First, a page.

CAIRO (AP) — Human Rights Watch called Sunday on Egypt's military-backed government to immediately release from detention five aides of ousted Islamist President Mohammed Morsi.
The New York-based advocacy group said in a statement that the five have been held at an undisclosed destination since July 3, the day when the military ousted Morsi after millions demonstrated demanding he step down.
It said the five were among nine close Morsi aides detained that day. The other four have been transferred to regular prisons and are facing criminal charges.
"What kind of roadmap is this where a military-backed government can brazenly disappear former presidential aides for 150 days without any explanation?" said Sarah Leah Whitson, Middle East and North Africa director at Human Rights Watch. She was referring to the roadmap for a post-coup return to democracy announced by military chief Gen. Abdel-Fattah el-Sissi when he toppled Morsi, Egypt's first freely elected president.
"Forcibly disappearing people for months on end doesn't inspire confidence that this government intends to follow the rule of law," she added. "The prolonged enforced disappearance of anyone is a crime, pure and simple. The Egyptian authorities should immediately free them unconditionally."
According to HRW, the five still held at a secret location are: Essam el-Haddad, Morsi's top foreign policy adviser, Ayman Ali, who advised him on the affairs of Egyptian expatriates, aide Ayman el-Serafy, media adviser Abdel-Meguid el-Meshaly and foreign affairs aide Khaled el-Qazzaz.
There has been no word from the military or the government it backs on the fate or whereabouts of the five, but there have been reports in the local media linking some of them to ongoing criminal investigations, chiefly to do with conspiring with foreign powers against the country.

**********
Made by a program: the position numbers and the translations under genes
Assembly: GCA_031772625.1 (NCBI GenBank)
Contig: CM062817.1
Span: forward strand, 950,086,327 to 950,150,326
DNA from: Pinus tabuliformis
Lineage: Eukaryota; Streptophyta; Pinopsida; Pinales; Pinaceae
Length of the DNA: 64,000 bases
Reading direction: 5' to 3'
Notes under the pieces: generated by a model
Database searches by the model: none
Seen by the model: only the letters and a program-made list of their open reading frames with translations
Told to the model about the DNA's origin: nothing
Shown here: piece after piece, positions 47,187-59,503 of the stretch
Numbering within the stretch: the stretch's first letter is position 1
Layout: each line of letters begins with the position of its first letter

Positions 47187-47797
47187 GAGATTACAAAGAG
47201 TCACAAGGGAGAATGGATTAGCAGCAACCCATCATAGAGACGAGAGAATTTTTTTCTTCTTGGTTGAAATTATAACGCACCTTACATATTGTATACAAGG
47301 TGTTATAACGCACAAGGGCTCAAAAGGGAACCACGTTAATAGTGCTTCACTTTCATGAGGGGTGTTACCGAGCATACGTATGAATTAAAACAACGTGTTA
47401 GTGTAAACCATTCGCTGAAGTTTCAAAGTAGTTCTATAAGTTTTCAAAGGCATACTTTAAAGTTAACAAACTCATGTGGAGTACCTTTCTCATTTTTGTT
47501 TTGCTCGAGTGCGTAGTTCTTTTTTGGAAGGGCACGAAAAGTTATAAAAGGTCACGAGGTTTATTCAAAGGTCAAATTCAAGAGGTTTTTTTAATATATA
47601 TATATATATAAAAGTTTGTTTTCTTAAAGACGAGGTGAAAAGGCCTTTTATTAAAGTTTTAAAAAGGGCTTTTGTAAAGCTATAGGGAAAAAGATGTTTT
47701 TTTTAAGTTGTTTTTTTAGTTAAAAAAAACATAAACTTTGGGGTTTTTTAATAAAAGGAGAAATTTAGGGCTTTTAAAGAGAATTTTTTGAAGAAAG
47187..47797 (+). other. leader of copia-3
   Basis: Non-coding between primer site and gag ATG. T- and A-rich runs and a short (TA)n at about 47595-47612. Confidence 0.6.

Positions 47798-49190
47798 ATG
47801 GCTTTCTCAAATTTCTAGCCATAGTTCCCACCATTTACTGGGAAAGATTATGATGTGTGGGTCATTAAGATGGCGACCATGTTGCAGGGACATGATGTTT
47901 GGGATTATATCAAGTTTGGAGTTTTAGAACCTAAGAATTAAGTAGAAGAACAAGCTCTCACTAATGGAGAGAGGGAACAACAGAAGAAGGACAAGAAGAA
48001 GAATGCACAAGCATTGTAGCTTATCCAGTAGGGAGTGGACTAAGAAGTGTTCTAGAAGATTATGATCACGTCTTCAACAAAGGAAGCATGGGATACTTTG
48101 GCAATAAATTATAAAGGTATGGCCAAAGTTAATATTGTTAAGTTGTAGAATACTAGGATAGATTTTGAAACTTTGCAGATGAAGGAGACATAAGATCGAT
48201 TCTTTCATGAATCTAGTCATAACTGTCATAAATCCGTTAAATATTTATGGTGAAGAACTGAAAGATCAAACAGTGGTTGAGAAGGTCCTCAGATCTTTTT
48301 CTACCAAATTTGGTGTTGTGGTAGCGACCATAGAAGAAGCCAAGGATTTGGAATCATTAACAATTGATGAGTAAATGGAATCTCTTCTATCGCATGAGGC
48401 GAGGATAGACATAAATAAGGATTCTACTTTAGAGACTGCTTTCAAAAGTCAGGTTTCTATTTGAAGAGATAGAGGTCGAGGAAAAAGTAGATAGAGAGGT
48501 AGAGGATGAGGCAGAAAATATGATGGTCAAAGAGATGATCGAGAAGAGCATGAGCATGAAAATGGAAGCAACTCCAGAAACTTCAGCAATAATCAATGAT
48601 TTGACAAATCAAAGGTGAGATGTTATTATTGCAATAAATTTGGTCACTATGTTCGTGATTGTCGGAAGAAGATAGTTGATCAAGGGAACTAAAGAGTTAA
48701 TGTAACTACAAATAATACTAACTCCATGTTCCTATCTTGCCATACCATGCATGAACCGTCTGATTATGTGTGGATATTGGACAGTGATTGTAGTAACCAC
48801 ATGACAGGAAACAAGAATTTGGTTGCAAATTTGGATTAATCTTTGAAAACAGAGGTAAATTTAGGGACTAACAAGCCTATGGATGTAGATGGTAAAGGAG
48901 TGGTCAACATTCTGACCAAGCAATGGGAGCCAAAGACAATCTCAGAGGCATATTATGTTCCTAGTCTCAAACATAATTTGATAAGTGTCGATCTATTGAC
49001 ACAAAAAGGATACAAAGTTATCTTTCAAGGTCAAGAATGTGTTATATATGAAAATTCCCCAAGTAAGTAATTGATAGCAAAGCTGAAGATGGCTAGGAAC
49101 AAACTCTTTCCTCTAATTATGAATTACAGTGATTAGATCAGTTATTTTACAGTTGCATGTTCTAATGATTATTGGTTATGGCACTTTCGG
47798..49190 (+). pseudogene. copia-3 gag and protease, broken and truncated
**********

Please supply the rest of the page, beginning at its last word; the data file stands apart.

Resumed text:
The HRW report comes at a time when authorities are pressing ahead with a harsh crackdown on Morsi's Muslim Brotherhood. Already, thousands have been arrested, including most of the Brotherhood's top leaders, and hundreds killed in the crackdown. Morsi himself was held at an undisclosed military facility until last month when he appeared in court along with 14 other Brotherhood leaders to face charges of inciting murder outside the presidential palace in December last year.
HRW said the five Morsi aides who remain in detention have been allowed limited communication with their families but that they had not yet spoken to lawyers.
In renewed protests, several hundred Cairo University students torched a police truck outside the institution's main campus in the capital's Giza district and briefly blocked traffic in the area, according to security officials and footage by The Associated Press Television from the scene. The officials spoke on condition of anonymity because they were not authorized to brief the media.
Some flashed the four-finger sign that the Brotherhood and its allies have adopted to commemorate the victims of the crackdown. Morsi's supporters have been staging almost daily street protests since his July ouster to call for his reinstatement.
Recently, groups that opposed Morsi have also taken to the streets to denounce the military-backed government's passage of a law that puts new restrictions on protests. It is seen by rights groups at home and abroad as a major setback to the country's transition to democratic rule.